By Samantha Jacobey
Recently, I drove to San Antonio to take part in the Deep in the Heart book bash. I had a great time, but something happened to me while I was driving...
I had to stop and pick up a voice-recorder at the Best Buy in Abilene; I was obsessed with having it and didn’t care if it made me late to pick up my sister in Dallas. I would have burst if I had not stopped and made the purchase so I could record my thoughts as they happened.
When I’m driving, it clears my brain and allows it to visit places that only seem to be accessible while I am doing so. As soon as I stop or get where I am going, I have to pull out my journal and write those thoughts down. Otherwise, they seem to become locked back into their little box. That means that I can’t recall what any of it was about again until I am behind the wheel once more.
For example, between Midland and Abilene, there are hundreds of giant wind turbines and wide open fields where various crops are grown. Those of you who have not seen west Texas should make the trip some time, because it’s flat. So flat, the old joke about being able to watch your dog run away for two weeks is almost true. Those hills you see off in the distance, taunting you as if you could reach out and touch them, are literally a hundred miles away, if not more, and it’s a sight everyone should behold as surely as everyone should see the Grand Canyon at some point in their lives. But I digress…
Windmills and Fields…. These give me a duality of thought. In the Irrevocable Series, there were huge windmills such as these, which were used to generate the electricity that the people at The Ranch needed for everything that required power. And those big empty fields, where they were tilling it up and getting ready to plant this year’s crops; well, they break my heart.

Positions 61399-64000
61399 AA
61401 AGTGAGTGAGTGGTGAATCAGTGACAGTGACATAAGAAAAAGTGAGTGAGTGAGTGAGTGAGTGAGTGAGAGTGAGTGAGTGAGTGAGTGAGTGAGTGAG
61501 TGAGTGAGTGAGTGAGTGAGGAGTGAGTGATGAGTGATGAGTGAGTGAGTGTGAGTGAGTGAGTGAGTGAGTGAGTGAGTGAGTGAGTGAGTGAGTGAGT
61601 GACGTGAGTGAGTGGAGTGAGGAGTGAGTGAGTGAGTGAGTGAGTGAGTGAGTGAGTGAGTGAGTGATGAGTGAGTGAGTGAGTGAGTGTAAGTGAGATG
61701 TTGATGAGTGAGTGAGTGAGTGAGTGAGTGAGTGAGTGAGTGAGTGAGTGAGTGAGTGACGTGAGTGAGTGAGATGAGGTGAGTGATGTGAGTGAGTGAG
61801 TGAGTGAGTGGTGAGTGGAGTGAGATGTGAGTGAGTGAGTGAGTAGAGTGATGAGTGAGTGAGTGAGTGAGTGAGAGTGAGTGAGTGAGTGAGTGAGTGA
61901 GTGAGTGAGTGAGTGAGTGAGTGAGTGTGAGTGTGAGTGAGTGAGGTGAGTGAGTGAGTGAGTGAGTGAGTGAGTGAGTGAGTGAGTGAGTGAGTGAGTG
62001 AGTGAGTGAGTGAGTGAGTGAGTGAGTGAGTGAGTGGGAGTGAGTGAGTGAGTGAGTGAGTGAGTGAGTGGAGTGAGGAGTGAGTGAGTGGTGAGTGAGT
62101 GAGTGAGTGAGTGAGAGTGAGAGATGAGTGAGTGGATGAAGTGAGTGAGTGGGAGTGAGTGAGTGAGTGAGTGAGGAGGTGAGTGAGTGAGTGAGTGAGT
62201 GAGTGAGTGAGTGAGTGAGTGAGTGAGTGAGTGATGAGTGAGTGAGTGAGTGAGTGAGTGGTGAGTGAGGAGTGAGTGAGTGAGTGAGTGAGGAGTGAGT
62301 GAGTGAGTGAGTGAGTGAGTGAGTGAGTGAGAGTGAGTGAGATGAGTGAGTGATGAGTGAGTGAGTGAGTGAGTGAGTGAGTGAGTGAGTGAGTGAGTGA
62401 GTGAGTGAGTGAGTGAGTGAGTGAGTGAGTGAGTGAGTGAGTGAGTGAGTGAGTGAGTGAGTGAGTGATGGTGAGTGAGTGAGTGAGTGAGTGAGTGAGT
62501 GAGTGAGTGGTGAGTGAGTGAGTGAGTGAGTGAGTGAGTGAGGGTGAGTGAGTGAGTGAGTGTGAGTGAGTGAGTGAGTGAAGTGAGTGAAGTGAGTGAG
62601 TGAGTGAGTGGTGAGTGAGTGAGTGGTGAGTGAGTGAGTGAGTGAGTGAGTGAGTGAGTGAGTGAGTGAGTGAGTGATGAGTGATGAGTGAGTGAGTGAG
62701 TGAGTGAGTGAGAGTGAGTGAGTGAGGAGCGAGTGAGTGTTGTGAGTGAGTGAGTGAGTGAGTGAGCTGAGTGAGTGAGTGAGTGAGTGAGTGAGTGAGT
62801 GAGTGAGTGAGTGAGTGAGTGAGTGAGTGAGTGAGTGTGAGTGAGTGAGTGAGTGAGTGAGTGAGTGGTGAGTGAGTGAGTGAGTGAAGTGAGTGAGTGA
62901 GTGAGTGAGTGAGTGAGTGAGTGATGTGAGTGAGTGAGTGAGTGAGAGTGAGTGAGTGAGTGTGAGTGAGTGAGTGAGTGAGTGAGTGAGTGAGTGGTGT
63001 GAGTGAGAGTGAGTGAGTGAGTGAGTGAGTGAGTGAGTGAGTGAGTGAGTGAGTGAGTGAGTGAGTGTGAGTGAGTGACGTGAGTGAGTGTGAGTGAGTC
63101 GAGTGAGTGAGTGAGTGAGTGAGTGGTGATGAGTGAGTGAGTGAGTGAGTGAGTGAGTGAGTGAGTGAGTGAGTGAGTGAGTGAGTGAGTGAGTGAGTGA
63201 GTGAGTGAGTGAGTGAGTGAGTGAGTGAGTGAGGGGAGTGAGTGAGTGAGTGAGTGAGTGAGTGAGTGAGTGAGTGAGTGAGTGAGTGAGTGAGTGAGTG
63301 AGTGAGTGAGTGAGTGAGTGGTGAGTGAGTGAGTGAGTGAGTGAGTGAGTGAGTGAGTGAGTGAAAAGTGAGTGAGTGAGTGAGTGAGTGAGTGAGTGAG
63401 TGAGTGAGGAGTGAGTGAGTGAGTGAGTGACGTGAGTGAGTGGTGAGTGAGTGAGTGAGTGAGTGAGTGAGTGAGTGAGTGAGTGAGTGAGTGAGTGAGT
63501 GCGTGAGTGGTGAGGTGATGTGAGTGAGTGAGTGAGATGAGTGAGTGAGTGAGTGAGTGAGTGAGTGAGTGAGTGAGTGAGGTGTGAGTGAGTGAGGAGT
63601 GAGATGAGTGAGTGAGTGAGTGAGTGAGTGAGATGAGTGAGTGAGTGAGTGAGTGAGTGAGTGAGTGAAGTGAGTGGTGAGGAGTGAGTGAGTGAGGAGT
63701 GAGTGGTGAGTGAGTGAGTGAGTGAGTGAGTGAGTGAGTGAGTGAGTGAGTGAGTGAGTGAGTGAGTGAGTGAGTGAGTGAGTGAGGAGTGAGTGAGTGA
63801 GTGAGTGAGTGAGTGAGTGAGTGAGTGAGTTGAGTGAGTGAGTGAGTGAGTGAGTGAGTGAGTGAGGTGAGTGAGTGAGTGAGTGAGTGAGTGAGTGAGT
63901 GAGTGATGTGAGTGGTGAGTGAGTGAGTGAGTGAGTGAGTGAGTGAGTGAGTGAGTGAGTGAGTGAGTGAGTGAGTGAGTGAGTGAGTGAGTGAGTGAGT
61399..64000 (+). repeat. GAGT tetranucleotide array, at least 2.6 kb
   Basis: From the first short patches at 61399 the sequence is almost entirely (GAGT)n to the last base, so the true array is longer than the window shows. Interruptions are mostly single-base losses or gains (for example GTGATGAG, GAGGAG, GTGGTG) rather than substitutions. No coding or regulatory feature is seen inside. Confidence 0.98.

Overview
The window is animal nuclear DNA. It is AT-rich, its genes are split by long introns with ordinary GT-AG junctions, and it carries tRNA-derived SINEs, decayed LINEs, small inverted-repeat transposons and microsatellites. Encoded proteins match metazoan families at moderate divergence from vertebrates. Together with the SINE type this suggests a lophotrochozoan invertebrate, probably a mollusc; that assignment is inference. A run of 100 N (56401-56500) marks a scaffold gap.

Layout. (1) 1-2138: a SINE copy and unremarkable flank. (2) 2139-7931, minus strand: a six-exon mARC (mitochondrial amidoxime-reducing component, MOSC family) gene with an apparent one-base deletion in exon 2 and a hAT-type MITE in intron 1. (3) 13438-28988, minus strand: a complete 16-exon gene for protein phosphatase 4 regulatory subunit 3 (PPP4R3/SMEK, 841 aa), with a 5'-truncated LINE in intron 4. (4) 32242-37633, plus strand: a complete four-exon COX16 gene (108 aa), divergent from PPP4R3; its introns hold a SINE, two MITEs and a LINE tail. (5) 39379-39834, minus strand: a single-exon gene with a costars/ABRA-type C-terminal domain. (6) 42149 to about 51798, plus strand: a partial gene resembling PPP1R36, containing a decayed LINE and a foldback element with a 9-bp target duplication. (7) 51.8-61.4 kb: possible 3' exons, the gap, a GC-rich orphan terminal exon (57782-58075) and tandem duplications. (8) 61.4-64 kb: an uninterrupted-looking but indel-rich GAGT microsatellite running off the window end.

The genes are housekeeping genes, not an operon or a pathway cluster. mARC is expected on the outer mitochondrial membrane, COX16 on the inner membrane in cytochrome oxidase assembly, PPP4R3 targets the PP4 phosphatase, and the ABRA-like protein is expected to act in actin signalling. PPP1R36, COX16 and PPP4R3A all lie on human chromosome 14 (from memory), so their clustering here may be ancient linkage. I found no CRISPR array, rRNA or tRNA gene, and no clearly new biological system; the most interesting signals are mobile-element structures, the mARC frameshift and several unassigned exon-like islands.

In a way, it’s disheartening to see them cluttering the landscape with planted fields and giant machines. But on the other hand, it gives me hope to see us as a society being smarter about our resources. Using the things that we have better. After reflecting on these things, I am truly glad that I wrote the IRS as I did, and wouldn’t change a thing about it. It speaks to me, and hopefully will speak to all those who wander through its pages.
After I picked up my little recording device, my thoughts turned to one of my other stories and more personal matters, and I did a bit of reflecting on being a mother. I have four sons, and they have all influenced my characters to some degree. However, I love writing the Summer Spirit Novellas the most, mainly because it’s different for me.
The SSNs are not religious, but are magical, and I didn’t realize how incredible magic could be to write. Creating this other world where things are right next to us, but we can’t see or know that they are there and are influencing us, is so much fun. Couple that with taking different elements and things from over the years and pulling them into this one story, and it is irresistible.
Not to mention that the Summer Angels is an idea that my youngest son inspired, which really takes me off on a tangent. He is so creative and so imaginative; so much like me in so many ways, that I find myself struggling. I spent my entire childhood (and adulthood?) dreaming up stories, and yet I find myself telling my little one to STOP making things up. But didn’t I do that? Don’t I do that to this very day?
Part of me wants to be the good parent; part of me wants to mold him and teach him to have his feet on the ground like my dad wanted to do for us. But then part of me wants to let him run free, and use that imagination and dream about things and be creative. If he wants to be, I really need to let go and let him do those things, not hold him back and tell him his vision is wrong just because it doesn’t match the world as we know it.
I guess in a way, that is really why I like writing these little novellas. When I’m telling that story, I’m talking to him, and letting go of being mom for a while; I’m allowing him to be himself and go where ever his mind will roam.
I think having imagination is such a wonderful thing. I have had people tell me they don’t dream about things, and that also makes me a little sad. I have seen some trends in our schools, looking to put more of the creative arts back into the curriculum. I for one hope to see that happen; we need dreamers, and we need to encourage those who have the gift to visit and create other worlds to do so. Otherwise, our planet becomes barren, like those big empty fields; sitting and waiting for the seed to be planted.